Eddie Crouch, president of the British Dental Association, told Reuters that the closure of UK clinics during COVID lockdowns had created a huge backlog and people were no longer just going abroad for cosmetic work.
“Now, anecdotally, I hear that many patients are going overseas just to access general dental care,” he said.
Vedat Etemoglu, who runs the Tower Dental clinic used by Parks, said there was a “staggering difference” between Turkish and British dental bills, when an NHS dentist is not available.
In his case, Parks has an NHS dentist, but the service only provides implants in rare cases – such as when a patient has had oral cancer – due to cost. “Implants are usually only available privately and are expensive,” the NHS website says.
A private British clinic offered her 5,000 pounds ($6,290) for two implants, unlike in Turkey where she will pay 923 pounds ($1,160) for treatment including extraction. The bill includes the cost of accommodation. The flight costs less than 200 pounds ($250).
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Industry body BDA says the UK system is no longer working due to a dental contract introduced by the government in 2006.
It states that the payment structure does not discriminate between the complexity of treatments. As a result, many dental practices are operating at a loss and supplementing NHS income with private work. Many are not accepting new NHS clients. Some simply leave the service, reducing access for patients.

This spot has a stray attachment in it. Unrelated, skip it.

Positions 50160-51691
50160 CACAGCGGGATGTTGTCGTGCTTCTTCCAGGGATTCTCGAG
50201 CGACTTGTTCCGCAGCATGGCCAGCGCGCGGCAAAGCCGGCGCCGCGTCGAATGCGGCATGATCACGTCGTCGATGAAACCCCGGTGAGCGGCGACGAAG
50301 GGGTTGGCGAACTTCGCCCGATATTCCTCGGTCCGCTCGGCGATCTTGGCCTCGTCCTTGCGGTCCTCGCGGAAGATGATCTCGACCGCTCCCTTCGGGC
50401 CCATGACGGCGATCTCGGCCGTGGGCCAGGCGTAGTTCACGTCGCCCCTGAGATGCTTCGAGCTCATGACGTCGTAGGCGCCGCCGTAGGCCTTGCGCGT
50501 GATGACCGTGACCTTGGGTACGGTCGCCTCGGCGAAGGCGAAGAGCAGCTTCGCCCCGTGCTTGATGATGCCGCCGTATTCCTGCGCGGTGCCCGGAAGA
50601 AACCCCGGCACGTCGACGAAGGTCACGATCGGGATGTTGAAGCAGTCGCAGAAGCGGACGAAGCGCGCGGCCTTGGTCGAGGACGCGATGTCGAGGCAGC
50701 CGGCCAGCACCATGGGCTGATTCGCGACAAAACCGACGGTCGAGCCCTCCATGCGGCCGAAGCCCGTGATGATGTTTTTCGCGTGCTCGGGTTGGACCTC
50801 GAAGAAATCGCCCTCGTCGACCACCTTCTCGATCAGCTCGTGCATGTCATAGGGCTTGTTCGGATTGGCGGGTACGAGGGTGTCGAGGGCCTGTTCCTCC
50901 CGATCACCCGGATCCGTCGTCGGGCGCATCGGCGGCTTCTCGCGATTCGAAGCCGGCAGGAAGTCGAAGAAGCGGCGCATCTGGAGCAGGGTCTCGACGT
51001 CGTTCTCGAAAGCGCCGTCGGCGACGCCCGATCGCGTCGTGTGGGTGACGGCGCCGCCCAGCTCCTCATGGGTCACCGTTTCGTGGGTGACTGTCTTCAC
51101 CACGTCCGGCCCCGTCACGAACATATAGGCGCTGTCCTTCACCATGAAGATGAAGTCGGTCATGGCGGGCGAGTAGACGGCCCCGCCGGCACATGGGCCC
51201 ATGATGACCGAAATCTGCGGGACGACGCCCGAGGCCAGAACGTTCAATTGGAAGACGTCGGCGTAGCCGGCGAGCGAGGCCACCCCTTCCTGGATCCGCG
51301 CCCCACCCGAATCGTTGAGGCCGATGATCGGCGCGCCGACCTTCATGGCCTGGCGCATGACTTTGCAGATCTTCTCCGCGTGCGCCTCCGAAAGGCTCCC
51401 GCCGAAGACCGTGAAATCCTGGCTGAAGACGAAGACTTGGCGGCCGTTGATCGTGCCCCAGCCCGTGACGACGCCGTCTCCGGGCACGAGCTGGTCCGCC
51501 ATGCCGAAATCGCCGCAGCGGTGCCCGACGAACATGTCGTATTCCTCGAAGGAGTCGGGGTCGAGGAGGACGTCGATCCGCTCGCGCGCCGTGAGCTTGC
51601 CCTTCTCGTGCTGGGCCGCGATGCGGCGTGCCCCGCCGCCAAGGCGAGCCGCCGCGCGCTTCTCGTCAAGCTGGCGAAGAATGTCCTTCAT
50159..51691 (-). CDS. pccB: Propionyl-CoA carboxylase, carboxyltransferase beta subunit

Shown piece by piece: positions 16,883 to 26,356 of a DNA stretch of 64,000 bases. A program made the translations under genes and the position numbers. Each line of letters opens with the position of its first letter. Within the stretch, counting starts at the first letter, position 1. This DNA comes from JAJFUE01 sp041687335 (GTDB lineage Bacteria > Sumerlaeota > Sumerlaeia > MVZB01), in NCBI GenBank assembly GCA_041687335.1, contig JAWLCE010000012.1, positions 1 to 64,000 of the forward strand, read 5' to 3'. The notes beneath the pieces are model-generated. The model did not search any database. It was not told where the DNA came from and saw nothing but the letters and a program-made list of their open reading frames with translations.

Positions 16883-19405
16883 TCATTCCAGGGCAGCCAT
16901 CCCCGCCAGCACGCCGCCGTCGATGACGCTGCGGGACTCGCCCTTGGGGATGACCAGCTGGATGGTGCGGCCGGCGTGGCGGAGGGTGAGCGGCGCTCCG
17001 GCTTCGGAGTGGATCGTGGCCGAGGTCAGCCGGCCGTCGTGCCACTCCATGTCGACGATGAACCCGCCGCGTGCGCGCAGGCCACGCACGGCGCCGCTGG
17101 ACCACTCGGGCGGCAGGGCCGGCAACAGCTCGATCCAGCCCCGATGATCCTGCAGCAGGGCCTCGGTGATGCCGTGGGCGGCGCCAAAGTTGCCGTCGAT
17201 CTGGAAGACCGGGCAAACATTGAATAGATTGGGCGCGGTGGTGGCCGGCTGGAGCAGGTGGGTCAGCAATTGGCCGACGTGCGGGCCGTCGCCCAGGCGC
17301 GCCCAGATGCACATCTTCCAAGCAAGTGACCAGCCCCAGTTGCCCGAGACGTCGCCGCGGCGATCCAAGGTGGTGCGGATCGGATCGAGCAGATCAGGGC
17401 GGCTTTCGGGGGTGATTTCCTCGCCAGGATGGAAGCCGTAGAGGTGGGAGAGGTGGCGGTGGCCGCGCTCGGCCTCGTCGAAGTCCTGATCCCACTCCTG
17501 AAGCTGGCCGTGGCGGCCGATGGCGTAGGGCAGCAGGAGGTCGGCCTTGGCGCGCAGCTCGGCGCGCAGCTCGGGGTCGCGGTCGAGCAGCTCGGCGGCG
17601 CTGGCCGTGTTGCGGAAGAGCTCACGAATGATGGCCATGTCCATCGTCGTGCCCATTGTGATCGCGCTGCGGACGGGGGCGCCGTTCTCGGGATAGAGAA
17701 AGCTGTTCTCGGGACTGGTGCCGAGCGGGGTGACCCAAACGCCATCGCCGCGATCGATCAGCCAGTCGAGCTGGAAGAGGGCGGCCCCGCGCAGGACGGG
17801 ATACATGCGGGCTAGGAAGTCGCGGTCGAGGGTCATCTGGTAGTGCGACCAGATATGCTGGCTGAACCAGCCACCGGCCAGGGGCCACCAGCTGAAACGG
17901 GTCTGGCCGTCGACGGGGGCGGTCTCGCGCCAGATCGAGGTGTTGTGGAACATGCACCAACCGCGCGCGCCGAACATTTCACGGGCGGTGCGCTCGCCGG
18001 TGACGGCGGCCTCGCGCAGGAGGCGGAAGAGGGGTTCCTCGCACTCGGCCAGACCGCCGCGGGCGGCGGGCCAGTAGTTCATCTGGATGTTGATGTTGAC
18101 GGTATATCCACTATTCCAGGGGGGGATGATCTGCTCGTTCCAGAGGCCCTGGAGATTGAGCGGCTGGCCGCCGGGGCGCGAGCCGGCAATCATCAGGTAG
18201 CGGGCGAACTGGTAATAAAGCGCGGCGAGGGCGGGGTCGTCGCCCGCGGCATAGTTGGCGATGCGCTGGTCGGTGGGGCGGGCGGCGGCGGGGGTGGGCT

“We have a contract that is not fit for purpose,” said BDA’s Crouch. “We have a workforce that is leaving in large numbers. » It estimates that 12 million people are unable to access an NHS dentist.
Parliament’s health committee said contract reform was essential. The government did not comment on the deal but said it was making progress and would “shortly” bring forward measures to improve access to NHS dental care.
A spokesperson said 1.7 million more adults and 800,000 children were receiving dental care from the NHS compared to last year.
The spokesperson also highlighted plans announced this year to increase dental training places by 40%. Critics said hiring more dentists without reforming the dental contract would accomplish nothing.
For Parks, she plans to return to Istanbul in April to continue her treatment. She said going abroad had been a “no-brainer” and she had been very impressed with the service.
“It was exceptional,” she said while walking the streets of Istanbul two days after the procedure. “It was a very enriching experience. »
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Additional reporting by Ceyda Caglayan in Istanbul and Ben Makori and Gerhard Mey in London; Editing by Kate Holton and Alison Williams
Our Standards: The Thomson Reuters Trust Principles.
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Sachin Ravikumar is Reuters’ London correspondent covering general news in the United Kingdom. During nine years at Reuters, he helped lead various breaking news teams, reported on business and general news in India and worked as an editor.